Comparing the C7 and the C8 Stingrays on the NCM Motorsports Racetrack
On August 19, 2021, I traveled (along with my brother Joe and best friend Cliff) to Bowling Green, Kentucky to compare my 2016 C7 Corvette Stingray Z51 against the new, mid-engine Stingray on the NCM Motorsports Park Racetrack. I had the unique opportunity to track my own car and then immediately get behind the wheel of a 2020 C8 Mid-Engine Corvette Stingray and run it around the track as well. The objective? To identify the similarities (and differences) between these two cars really are and to determine whether the C8 is really that much of an upgrade over the earlier C7 model.
Our day at the track started poorly. My buddy Cliff and I had decided to track our pair of C7 Corvettes (for reference, Cliff has a 2015 Stingray 2LT coupe) during a shared lead-follow session. On our drive from Nashville, Tennessee to Bowling Green, Kentucky, we ran into progressively deteriorating weather conditions, culminating in a pretty steady downpour of rain by the time we arrived at the track. Discouraged but not deterred, we approached the sign-in desk determined to get our cars out on the track – weather be damned! Fortunately, the storms that were moving thru the area were expected to let up with more promising weather following behind it.
We had scheduled two, back-to-back track sessions. The first put us in our own cars for a four-lap stint on the NCM’s 3.15-mile track. The second had us running an additional four laps in the mid-engine C8. We chose to run the cars in this order so that we could gain some experience on the track in cars we were already familiar with before jumping into the new mid-engine Corvette (which neither of us had ever driven previously) on a foreign race track.
Eventually, the rain cleared and we were given the green light to proceed.
Excited, and with adrenaline surging thru our veins, Cliff and I followed the lead car – another C7 Corvette Stingray – out onto the track, with my brother Joe taking up the rear in his 2008 Ford Mustang GT/CS. We piloted our way down pit lane and then jumped out onto the track just ahead of turn one. For the next twenty minutes, the three of us were elated by the thrill of being out on a racetrack in our cars. Mind you, track conditions were less than desirable, with pools of standing water in several spots and a couple of areas where mud had run onto/across the track. Despite the potential pitfalls, our Corvettes handled the road course capably, holding the line set by the lead car and surprising us with its “on rails” handling, even when we went careering thru standing water. Needless to say, the session flew by entirely way too fast, leaving us wanting more.
Fortunately, we had the C8 experience waiting for us as soon we got back to the pits.
After parking our cars and picking up the keys to our respective C8’s, Cliff and I returned to the tarmac to climb into our loaner mid-engine Corvettes. As I climbed into mine, the first thing that I was impressed with was the additional space afforded the vehicle occupants. I had read that the C8 had more cabin space than the outgoing C7, but it really surprised me, especially given that I stand 6′-4″ and weigh in on the higher side of the scale. The car was comfortable – spacious even (as compared to some other Corvettes.)
The second thing I noticed was the technology upgrades made to the cockpit. While the C7 Corvette’s interior is full of cool technology, the mid-engine C8 takes it next level. There’s a large touch screen and a cascading center console of buttons and switches conveniently placed at the driver’s fingertips. The finishes are a step-up from the C7, and as both cars were similarly equipped with the 2LT trim package, it was interesting to compare the changes/upgrades made by GM when developing the new mid-engine platform. The one item that looked – and felt – very similar were the seats. While their styling and finishes may have been refined, climbing into the bolstered GT (Grand Touring) seat felt very familiar to the seats in my own car.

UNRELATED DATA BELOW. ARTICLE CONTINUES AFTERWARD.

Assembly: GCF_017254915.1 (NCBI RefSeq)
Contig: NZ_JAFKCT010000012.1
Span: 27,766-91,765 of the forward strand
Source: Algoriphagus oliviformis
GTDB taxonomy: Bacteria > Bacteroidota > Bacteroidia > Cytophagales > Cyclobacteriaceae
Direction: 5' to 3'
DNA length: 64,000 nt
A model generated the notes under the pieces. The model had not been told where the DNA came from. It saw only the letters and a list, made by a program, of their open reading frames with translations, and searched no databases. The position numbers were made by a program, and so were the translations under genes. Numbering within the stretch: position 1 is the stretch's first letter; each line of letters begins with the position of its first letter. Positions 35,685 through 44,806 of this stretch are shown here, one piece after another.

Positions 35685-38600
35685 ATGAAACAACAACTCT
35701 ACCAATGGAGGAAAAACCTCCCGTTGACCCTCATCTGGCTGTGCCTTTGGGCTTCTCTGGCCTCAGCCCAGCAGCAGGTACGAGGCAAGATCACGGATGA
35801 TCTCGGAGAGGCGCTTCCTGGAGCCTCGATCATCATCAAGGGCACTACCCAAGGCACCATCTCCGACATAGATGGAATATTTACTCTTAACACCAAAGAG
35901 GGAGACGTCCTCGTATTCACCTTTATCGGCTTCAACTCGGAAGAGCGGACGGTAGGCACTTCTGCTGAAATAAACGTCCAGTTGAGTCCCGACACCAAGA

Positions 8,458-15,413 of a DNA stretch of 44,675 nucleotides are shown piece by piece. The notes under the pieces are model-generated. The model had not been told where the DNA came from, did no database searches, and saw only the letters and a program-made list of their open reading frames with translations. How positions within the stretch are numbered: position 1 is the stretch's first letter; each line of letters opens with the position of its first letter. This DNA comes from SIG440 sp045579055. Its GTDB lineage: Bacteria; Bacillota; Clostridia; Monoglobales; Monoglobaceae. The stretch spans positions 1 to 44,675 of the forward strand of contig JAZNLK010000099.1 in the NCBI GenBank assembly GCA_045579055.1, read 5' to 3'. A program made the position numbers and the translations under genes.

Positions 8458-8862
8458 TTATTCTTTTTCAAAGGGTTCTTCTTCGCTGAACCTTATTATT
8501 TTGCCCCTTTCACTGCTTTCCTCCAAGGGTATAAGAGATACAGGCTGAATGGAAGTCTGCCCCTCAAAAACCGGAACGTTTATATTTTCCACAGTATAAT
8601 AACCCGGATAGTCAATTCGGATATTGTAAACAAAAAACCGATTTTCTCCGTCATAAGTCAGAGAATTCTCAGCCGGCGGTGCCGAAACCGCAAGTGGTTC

The two most notable driving items that caught my attention were the squared-off steering wheel, which took a moment to get used to, and the lack of a shifter or clutch pedal. This second is personal to me, as both of my Corvettes (my earlier C6 and current C7 models) have manual transmissions. However, as manual transmissions are not even offered as an option on the C8, I knew I would be climbing into an automatic and relying on the computer to rake the gears based on my driving behaviors.
By the time we got back out on the track to drive the C8 Corvettes, the track conditions had improved considerably. Much of the standing water was now gone and we were able to push the cars a bit more than either of us had felt comfortable doing in the C7’s. Additionally, we’d just run four laps on the track and had a much better understanding of the turns, tight corners, and tricky spots that awaited us. As such, we were faster in the C8’s than we’d been in our own cars. As before, the time flew by quickly…and by the time I came off the track, I was ready to put a deposit on a new, mid-engine Stingray.
To start, let’s compare the cars. My 2016 Stingray is an amazing machine. It is clear that this car was built around technologies developed on the racetrack. It is fast, capable and designed to corner like a Corvette should. It’s front-to-rear weight bias is well balanced, which virtually eliminates understeering and provides a car that is equally comfortable in the straights or in the corners. It is easy to understand how the C7.R Corvette was one of the winningest cars in the IMSA series from 2014-2019. While obviously not as stout as the race car, the production C7 performs well on the track.
But then there’s the mid-engine C8 Corvette. Climb behind the wheel of Chevrolet’s latest Stingray and you quickly discover that this car was built to live on the track. As someone who is familiar with the front-engine, rear-wheel-drive configuration of Corvette’s past, it took me a lap or so to familiarize myself with the subtle nuances that separate this car from its predecessors. But once I was there, I was blown away by the car’s stout acceleration and cornering. Take this car into a tight corner and it holds its line with ease. Come out of that same corner and trounce on the gas pedal and the car launches itself, literally squatting down and gripping the road while putting you squarely back in your seat. It is a truly remarkably sports car.